SCOTUS tackles contraception, health care and tangle of legal and moral questions

The Catholic Church knows a thing or two about sin and moral complicity. The Supreme Court has far less experience. Nevertheless, in Zubik v. Burwell, a case argued on March 23, 2016, the sixth anniversary of the Affordable Care Act, its eight justices must determine the extent to which the church’s understanding of sin is protected by U.S. law. Specifically, the court must decide whether the accommodation provisions established by the government to protect religious objectors from mandated contraceptive insurance coverage are sufficient under the Religious Freedom Restoration Act (RFRA).

RFRA, passed in 1993, prohibits the federal government from placing a substantial burden on the exercise of religion unless the government has a compelling interest and has narrowly tailored its actions in the least restrictive manner. The litigants in the Zubik case are religious colleges and organizations, such as the Little Sisters of the Poor, who qualify for an accommodation, but not outright exemption, from the Affordable Care Act. They argue the HHS regulations, designed to give employees “seamless” healthcare, “hijack” the religious employers’ insurance contracts and implicate those employers in the provision of contraceptives and abortifacients. The government contends it has sufficiently minimized, if not completely eradicated, the burden on religious employers because it permits them to opt-out of providing and paying for contraceptives through a simple notification form. The religious employers counter that the opt-out provision does not relieve them from “collaboration” because the law still requires their insurance companies to provide contraceptive coverage to their employees.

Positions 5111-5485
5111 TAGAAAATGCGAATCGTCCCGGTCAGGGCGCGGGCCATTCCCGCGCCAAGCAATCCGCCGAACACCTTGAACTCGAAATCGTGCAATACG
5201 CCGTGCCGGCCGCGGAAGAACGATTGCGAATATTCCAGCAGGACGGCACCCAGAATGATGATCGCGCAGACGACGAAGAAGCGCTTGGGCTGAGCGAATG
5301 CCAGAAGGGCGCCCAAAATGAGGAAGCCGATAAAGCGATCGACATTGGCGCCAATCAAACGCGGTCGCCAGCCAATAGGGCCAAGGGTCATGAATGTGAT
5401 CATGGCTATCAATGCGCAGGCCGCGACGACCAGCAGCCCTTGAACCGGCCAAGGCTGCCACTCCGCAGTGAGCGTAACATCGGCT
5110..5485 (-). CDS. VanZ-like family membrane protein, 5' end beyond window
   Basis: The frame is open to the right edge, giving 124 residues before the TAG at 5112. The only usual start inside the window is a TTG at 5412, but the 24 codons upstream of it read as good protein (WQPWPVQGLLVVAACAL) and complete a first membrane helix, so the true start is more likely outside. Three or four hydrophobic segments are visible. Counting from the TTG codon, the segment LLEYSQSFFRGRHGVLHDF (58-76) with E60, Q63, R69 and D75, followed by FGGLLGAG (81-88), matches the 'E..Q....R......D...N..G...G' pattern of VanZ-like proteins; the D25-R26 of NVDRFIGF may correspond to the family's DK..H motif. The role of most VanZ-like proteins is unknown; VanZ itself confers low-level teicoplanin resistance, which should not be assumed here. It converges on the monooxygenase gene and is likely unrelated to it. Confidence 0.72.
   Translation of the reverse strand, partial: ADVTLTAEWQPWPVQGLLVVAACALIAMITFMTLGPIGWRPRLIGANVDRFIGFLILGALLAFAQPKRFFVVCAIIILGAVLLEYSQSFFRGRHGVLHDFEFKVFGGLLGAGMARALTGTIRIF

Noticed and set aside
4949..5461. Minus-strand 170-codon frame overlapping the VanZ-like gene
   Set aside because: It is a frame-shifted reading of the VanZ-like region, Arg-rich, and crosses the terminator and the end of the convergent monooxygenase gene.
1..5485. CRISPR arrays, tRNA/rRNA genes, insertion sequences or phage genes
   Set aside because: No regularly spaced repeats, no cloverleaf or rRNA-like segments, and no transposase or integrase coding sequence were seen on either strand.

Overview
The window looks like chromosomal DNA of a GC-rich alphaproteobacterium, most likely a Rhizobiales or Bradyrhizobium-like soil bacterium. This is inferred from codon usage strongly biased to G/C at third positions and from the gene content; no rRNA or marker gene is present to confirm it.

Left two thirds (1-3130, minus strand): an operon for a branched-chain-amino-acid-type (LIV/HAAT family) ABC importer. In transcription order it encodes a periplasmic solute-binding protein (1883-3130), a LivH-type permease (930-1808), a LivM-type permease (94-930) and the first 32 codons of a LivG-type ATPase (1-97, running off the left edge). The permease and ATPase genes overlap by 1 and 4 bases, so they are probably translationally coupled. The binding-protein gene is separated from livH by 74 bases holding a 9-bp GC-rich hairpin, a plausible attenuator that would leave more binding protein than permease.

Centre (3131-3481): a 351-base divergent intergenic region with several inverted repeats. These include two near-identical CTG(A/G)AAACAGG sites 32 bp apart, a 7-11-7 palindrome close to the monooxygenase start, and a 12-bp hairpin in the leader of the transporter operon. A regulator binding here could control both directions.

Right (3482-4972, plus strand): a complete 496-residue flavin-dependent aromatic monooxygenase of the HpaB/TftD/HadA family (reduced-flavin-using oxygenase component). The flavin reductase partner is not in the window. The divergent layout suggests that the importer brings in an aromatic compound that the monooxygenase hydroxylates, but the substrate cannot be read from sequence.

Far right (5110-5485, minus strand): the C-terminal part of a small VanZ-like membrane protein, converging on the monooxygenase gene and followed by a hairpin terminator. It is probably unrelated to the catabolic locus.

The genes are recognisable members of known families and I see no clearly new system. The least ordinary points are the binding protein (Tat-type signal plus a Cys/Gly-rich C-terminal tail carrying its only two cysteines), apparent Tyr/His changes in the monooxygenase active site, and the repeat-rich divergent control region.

Advertisement

The disputed regulatory and contractual provisions are exceedingly complicated and there is even some factual dispute regarding the logistics and legality of various proposed alternatives. It is impossible to tell from the oral argument exactly how the court will rule, although past decisions make it almost certain Justices Alito and Thomas will rule in favor of the Little Sisters and their co-petitioners while Justices Ginsburg, Kagan, and Sotomayor will rule in favor of the government. Chief Justice Roberts seemed inclined to accept the hijacking argument, which means he is leaning against the government. Justice Breyer seemed genuinely distressed at the prospect of discerning where to draw the line between a substantial and non-substantial burden on religion. It is more likely than not, however, he will agree with eight of the nine lower courts who drew that line in favor of the government. As in so many cases, the deciding vote rests with Justice Kennedy.